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Another Obama Corporate Gimmie: Broadens Corporate R&D Tax Credits

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Obama is looking more and more like an ideal Republican president with every passing day. The Washington Post reports that the Administration is on the verge of giving companies like Dow Chemical, Boeing, and Lockheed Martin hundreds of millions in tax breaks, which drops directly to their bottom line.

The concession involves research and development tax credits. They were launched under President Reagan in 1981, intended to be a temporary program, out of concern that the US was falling behind Japan in innovation. The problem with this scheme is that it frequently winds up subsidizing activities that companies would have engaged in anyhow. And notice how it did nothing to stop the dismemberment of great corporate research efforts like Bell Labs.

Here’s the gist of the account:

Marty Sullivan, chief economist for the nonprofit Tax Analysts, called the new rules “a significant giveaway to business.”

“The IRS is under a lot of pressure from lobbyists to be accommodating,” Sullivan said. “So over the years, business has been successful in pushing that boundary out.”…

Currently, the IRS forbids companies from claiming tax breaks for costs associated with experimental products they ultimately sell. But after losing a number of recent lawsuits, the Treasury Department proposed last fall to let firms claim the credit for prototypes of new products, even when the companies are able to sell the prototypes themselves to their customers.

Any tax benefits under the new rules would be retroactive, permitting firms to reduce tax bills dating back years….corporate tax lawyers who are paid to follow such changes say the new rules could prove to be a bonanza for a wide range of companies whose expenses are not currently eligible.

“Almost anybody who is making, designing things in the United States potentially could qualify for some of these benefits,” said Jeremy Fingeret, senior managing director at Alliantgroup, a tax consulting firm. “It’s a very, very broad scope.”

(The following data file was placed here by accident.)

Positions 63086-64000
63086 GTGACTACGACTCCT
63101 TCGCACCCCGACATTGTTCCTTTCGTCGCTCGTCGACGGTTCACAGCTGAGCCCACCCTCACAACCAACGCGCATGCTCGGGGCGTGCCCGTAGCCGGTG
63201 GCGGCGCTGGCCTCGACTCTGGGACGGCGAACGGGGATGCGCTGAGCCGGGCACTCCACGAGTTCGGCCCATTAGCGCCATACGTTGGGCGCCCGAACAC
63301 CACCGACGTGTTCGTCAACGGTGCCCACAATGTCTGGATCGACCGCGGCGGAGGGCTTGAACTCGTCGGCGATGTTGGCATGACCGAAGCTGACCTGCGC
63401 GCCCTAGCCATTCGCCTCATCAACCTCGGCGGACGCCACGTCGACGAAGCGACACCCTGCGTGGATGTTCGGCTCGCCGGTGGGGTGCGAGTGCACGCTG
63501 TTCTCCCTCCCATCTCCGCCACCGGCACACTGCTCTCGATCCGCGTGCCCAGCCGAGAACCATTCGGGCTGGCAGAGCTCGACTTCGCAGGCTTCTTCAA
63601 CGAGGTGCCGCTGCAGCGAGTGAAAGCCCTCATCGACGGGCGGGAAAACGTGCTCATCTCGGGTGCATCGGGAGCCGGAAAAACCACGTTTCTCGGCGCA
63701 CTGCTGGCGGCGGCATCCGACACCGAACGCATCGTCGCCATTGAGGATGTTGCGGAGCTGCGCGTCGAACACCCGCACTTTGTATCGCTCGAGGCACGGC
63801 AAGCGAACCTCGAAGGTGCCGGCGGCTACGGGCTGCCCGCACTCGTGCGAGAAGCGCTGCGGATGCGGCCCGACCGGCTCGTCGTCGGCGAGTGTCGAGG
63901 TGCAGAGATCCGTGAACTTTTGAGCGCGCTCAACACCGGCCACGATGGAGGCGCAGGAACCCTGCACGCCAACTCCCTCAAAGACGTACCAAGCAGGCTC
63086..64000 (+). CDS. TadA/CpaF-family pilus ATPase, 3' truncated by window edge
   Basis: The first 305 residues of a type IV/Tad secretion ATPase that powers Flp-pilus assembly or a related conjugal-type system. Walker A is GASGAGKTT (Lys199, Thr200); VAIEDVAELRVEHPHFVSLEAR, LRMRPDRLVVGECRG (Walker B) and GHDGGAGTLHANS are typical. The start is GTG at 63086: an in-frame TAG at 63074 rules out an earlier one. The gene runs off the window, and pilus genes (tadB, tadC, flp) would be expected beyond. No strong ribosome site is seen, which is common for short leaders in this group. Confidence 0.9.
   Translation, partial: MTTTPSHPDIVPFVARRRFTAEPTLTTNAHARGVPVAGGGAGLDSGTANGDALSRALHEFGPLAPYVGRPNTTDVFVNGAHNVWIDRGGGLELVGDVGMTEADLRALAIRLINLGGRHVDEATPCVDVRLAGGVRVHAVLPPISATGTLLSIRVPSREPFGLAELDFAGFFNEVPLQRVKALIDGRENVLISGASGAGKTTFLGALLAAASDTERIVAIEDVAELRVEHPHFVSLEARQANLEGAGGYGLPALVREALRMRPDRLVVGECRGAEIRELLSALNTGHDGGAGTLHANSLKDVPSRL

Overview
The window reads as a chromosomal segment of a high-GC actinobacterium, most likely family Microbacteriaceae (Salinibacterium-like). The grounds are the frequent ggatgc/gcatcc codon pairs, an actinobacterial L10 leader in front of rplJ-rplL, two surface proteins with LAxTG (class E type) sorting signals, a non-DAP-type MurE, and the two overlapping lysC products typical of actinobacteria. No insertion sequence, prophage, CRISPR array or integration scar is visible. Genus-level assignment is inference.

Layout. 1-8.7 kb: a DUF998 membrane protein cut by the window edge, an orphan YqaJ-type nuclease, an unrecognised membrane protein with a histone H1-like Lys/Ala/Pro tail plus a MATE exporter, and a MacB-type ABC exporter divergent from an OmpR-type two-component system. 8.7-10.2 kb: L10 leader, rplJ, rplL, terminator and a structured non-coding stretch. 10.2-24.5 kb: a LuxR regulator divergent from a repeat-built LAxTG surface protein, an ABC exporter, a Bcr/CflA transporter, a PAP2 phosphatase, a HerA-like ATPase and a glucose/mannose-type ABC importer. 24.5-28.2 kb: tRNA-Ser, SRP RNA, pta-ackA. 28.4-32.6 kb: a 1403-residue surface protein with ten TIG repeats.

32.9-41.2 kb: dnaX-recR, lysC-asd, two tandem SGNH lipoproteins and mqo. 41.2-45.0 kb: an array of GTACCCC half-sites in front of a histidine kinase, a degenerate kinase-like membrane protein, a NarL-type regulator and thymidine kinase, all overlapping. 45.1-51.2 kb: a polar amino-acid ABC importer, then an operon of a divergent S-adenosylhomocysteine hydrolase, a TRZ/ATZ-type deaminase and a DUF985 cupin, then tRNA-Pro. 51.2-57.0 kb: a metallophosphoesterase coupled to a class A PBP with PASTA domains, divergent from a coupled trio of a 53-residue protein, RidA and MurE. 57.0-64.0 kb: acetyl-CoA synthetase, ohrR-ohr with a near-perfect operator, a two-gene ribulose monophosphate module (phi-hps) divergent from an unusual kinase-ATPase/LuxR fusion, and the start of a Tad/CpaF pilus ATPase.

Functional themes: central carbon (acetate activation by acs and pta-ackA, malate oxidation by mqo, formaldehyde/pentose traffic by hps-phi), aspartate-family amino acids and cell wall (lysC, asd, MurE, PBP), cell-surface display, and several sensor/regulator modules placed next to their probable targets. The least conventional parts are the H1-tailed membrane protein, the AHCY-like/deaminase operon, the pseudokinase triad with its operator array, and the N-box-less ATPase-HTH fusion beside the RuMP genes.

The big change is that Obama not only wants to make this credit permanent (not as big a deal as you think; huge portions of the tax code are routinely re-approved every year) but wants to extend it as described above. IRS officials appear to have been put in the embarrassing position of trying to position this gimmie as a clarification. But the driver appears to be that companies kept suing to get credit for deductions that the IRS nixed, most importantly, trying to get credit for developing what they designate as experimental products that they are actually able to sell, such as prototypes. And even though the IRS appeared to lose these cases enough of the time to lead it to pull in its horns, this is likely to be a case of the IRS simply being outgunned. Tax litigators are one of the highest paid types of attorneys; I met one in the 1980s who billed at $1000 an hour, and I shudder to think what current charges would be.

One has to wonder how many giveaways Obama will engineer before he leaves office. Presidential libraries are expensive, after all, so you gotta keep those donors happy.

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11 comments

  1. R Foreman

    This is the only way Barry can imagine to get money into the economy.. corporate give-aways which funnel the money to a small percentage of the population. Barry’s imagination is lacking. Spending by 2% of the population can’t sustain a recovery.